Gestational Diabetes: The Unwelcome Guest

Your pregnancy is just about to transition into its third trimester when you get the news; you’ve been diagnosed with gestational diabetes.  Now what? You’re probably feeling scared and worried. You’ve likely already been told that gestational diabetes increases the likelihood that your baby will be bigger.  It also comes with other risk factors for your baby and your delivery.

You might be thinking:

 

Will my baby be healthy?

Will my baby be big?

 

Will this affect my delivery?

Will I need to take insulin?

Will I be diabetic after the pregnancy is over?

Will I be able to breastfeed?

Only your healthcare provider can give you the answers to these questions, but if you want to know if there’s anything you can do to help the situation, the answer is yes.

Over the coming weeks and months, you’re probably going to be heading into a diabetes clinic so that you can meet with a dietician and an endocrinologist.  You will be asked to track everything you eat and drink, and you will be asked to test your blood sugar with a blood glucose monitor.  Your dietician will advise you on what you should be eating and how often and will use the Canada’s Food Guide as the template. image1

Your endocrinologist will be monitoring your weight gain, blood sugar and your urine for signs of ketones.  Extra ultrasounds will likely be ordered as well so that the size of your baby can be monitored.

The closer you follow the instructions from your dietician and endocrinologist, the better.  

Many women are able to maintain satisfactory blood glucose levels and don’t need insulin or metformin, but if you do need those medications, it’s still a good idea to follow any dietary advice because it’s healthier for you and your baby. Remember that your risk of complications increases if your gestational diabetes is not managed through diet and exercise, or medication.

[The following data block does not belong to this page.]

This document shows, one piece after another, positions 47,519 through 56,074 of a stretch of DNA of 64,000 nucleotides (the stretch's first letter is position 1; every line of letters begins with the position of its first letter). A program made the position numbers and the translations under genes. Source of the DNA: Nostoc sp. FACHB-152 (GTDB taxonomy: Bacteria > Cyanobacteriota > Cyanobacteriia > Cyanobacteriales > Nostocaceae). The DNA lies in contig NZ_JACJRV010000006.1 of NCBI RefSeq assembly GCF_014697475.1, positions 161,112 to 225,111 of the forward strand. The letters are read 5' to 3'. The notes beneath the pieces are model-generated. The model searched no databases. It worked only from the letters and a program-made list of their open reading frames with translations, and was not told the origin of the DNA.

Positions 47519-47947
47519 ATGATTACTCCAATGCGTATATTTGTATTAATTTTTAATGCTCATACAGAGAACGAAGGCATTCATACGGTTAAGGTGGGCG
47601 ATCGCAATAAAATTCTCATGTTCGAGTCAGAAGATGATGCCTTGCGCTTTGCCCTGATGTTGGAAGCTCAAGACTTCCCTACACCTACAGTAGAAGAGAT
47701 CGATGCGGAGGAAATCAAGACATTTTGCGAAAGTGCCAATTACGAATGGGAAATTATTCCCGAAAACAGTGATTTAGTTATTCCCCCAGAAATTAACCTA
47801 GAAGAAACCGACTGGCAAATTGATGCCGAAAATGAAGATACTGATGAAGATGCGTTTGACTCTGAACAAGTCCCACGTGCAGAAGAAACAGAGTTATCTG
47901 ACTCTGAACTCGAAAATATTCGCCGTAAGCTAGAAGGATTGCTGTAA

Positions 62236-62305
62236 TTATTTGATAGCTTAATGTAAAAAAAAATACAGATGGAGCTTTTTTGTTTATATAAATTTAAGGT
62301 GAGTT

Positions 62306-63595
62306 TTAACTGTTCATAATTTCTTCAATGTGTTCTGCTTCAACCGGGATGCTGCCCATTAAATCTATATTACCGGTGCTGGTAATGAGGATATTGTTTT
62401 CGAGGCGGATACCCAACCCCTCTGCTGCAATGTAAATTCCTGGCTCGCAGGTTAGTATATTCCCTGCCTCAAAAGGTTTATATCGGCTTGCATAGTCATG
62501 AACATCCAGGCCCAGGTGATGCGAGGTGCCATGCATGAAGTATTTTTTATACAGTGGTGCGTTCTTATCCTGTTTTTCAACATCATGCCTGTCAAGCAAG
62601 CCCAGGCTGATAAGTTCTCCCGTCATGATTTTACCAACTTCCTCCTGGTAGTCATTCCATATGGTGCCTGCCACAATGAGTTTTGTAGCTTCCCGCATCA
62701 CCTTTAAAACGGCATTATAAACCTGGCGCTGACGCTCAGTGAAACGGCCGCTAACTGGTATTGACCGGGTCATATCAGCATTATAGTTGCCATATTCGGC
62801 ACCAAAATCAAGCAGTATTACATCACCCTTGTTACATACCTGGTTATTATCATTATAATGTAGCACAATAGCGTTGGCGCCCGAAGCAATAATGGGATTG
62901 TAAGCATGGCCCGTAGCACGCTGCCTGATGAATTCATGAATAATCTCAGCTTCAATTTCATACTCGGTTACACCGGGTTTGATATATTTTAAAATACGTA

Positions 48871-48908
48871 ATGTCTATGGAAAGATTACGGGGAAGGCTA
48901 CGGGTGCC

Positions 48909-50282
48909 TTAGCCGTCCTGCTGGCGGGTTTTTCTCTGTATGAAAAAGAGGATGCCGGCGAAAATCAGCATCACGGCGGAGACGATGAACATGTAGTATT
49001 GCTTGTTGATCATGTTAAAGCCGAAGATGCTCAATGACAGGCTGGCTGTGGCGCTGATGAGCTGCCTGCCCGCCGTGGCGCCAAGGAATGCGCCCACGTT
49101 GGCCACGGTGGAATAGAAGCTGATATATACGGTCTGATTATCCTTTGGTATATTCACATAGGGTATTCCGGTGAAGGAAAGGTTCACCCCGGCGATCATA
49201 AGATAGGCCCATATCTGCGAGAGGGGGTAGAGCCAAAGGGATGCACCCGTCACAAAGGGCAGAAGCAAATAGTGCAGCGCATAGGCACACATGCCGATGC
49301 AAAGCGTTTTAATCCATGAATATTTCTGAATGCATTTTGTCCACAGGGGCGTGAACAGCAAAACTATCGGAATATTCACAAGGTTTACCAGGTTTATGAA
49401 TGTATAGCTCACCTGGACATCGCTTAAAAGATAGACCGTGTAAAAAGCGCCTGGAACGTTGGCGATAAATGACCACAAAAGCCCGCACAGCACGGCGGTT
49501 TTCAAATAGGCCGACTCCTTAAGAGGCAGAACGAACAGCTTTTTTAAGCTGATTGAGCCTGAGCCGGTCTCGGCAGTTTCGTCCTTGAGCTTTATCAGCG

It can be really frustrating to prick your finger several times a day, and it can be really challenging to be so strict about your food intake.  Tracking all of it may become monotonous and it may seem pointless, but good information gathering is essential to properly track your health.  This information will be used by your medical care team to make decisions on how to proceed and what interventions you might need.

Even though you’re doing everything your care provider suggests, you will still have to endure the peer pressure from those around you who say, “One more cooking won’t hurt you!” It can be difficult enough to deal with your own willpower, never mind others trying to entice you.

You may or may not feel comfortable disclosing your health status to others, so the easiest thing to do is to make sure you have your healthy snacks with you.  You can munch on those instead and people may be less likely to offer you unhealthy food if they see that you are already eating, and if you aren’t hungry, then you’ll be more likely to make better food choices.

If you do end up giving in to temptation and having that dessert, follow it up with a brisk walk.  Exercise will lower your blood sugar. When women wake up with high fasting blood sugar, they often start their day with exercise.  Pregnant women should be getting 30 minutes of exercise a day regardless of whether they have gestational diabetes or not, provided their medical care provider has told them that it is safe to do so.

Gestational diabetes can be overwhelming so find a supportive person to talk to about what you’re going through. Reward yourself  for your good behaviour by taking a nice bath, reading a good book or taking yourself for a pedicure.

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